« Severus Sanctus Severus Sulpicius, an historian Severus, bp. of Mileum »

Severus Sulpicius, an historian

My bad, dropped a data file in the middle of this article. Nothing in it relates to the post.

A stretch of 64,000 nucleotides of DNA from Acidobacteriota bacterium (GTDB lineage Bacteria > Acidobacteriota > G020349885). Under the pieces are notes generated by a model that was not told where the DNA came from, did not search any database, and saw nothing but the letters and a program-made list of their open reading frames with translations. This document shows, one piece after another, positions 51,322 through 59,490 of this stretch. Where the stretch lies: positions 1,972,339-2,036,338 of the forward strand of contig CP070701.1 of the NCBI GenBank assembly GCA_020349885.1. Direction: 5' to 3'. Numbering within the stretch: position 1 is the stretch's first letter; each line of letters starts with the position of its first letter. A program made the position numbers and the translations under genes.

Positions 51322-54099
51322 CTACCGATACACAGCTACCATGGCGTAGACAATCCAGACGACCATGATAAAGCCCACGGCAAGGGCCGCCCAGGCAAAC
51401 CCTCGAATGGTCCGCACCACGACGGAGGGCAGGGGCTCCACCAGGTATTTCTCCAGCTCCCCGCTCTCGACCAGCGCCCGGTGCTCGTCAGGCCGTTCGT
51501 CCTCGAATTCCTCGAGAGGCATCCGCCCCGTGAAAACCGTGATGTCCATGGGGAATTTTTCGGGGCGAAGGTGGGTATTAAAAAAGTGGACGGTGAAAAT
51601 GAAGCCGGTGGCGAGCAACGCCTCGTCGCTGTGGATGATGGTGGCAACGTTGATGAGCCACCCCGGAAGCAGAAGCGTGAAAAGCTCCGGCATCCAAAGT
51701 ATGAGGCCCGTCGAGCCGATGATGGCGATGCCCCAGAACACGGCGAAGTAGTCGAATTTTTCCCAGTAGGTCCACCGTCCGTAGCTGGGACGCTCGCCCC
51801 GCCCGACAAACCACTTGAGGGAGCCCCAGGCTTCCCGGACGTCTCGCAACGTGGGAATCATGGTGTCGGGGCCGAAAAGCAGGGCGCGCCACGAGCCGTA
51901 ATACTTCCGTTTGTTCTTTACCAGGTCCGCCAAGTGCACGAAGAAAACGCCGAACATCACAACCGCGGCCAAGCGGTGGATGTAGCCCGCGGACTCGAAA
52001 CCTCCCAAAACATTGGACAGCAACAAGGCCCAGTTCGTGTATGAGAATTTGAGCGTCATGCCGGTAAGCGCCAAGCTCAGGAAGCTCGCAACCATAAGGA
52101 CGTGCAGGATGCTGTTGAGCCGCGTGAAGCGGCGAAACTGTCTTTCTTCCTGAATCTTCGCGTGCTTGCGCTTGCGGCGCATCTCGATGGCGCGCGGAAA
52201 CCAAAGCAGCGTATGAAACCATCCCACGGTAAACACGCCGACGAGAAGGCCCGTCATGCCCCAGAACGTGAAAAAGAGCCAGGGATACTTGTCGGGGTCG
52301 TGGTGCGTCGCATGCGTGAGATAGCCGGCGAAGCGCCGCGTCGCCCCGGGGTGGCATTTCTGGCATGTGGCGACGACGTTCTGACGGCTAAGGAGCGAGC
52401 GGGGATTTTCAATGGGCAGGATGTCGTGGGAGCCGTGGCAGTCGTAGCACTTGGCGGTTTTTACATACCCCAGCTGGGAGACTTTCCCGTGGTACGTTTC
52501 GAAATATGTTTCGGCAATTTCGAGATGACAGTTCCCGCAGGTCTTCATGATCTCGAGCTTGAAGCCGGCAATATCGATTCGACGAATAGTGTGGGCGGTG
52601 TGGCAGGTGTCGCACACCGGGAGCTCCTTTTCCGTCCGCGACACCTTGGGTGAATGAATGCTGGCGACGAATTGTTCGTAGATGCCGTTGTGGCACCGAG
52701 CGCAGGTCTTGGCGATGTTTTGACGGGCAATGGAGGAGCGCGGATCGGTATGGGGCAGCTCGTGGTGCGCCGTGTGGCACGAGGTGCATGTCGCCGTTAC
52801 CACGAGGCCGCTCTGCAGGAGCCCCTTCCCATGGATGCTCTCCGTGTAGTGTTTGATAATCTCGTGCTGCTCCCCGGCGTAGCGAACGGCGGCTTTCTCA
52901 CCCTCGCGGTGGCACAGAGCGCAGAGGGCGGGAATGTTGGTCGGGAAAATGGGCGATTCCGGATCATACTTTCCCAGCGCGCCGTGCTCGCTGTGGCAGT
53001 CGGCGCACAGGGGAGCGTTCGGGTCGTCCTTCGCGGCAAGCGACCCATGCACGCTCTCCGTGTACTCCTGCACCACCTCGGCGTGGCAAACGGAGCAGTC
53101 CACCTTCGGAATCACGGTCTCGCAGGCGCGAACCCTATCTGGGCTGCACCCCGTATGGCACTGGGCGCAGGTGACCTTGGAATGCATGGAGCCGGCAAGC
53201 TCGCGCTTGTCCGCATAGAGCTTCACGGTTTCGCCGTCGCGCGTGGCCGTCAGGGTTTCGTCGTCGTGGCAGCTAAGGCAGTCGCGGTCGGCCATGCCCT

Severus (18) Sulpicius, ecclesiastical historian in Gaul, belonging to a noble family of Aquitaine, born after a.d. 353. He became an advocate and married a woman of consular rank and wealth, who did not long survive the marriage. While yet in the flower of his age, c. 392, caressed and praised by all and eminent in his profession (Paulinus, Ep. v., Migne, Patr. Lat. lxi. 169–170), he braved his father's anger and the flouts of worldly acquaintances (ib. i. col. 154), and retired from the world. Thenceforth with a few disciples and servants he led a life of ascetic seclusion and literary activity. Where he abode is not quite certain, but probably at Primuliacum, a village between Toulouse and Carcassonne, where he built two churches (ib. Ep. xxxii.). It was probably an estate of his wife or mother-in-law, his father apparently having disinherited him (cf. Ep. ad Bassulam). According to Gennadius he was a priest, but this has been questioned, and his tone towards the bishops and clergy, against whom he constantly inveighs as vain, luxurious, self-seeking, factious foes of Christianity and envious persecutors of his hero St. Martin, lends countenance to the doubt (Hist. Sacr. ii. 32; Vita S Martini, 27; Dial. 1, 2, 9, 21, 24, 26). Later authors have believed him a monk, some of Marmoûtiers, Martin's foundation at Tours, others of Marseilles, whither he may have been driven by the Vandal invasion. This seems probable from c. i. of Dial. 1 (cf. also ii. 8). Gennadius asserts that in his old age he was deceived into Pelagianism, but recognizing the fault of loquacity, remained mute till his death, in order by penitential silence to correct the sin he had committed by much speaking. Others, from a passage in St. Jerome (in Ezech. c. xxxvi., Migne, Patr. Lat. xx. 85), have accused him of Millenarianism. At the Roman council held by pope Gelasius in 494 the Dialogi, under the name of Opuscula Postumiani et Galli, were certainly placed among the libri apocryphi (Mansi, viii. 151). The charge rested on Dial. ii. 14, where a strange theory as to the imminent appearance among 895men of Nero and Antichrist is put into the mouth of St. Martin. The chapter has been expunged in many Italian MSS. (Halm. Sulpic. Sev. Praefatio). Various years between 406 and 429 have been suggested for his death. The principal authorities for his Life are the short biography of Gennadius (de Scriptt. Eccles. xix., Migne, Patr. Lat. lviii. 1071), the letters of his friend Paulinus of Nola, with whom between 394 and 403 he constantly interchanged gifts and letters, though only one letter of Sulpicius, and that probably a forgery, survives (Epp. i. v. xi. xvii. xxii.–xxiv. xxvii.–xxxii., Migne, Patr. Lat. lxi. 153–330; Ceillier, vii. 55 sqq ), allusions in his own writings, esp. the Vita S. Martini, the Epistolae, and the Dialogi; and a panegyric by Paulinus of Périgueux (de Vita S. Martini lib. v. Patr. Lat. lxi. 1052 ). A modern and exhaustive notice is by Jacob Bernays, Die Chronik des Sulp. Sev. (Berlin, 1861).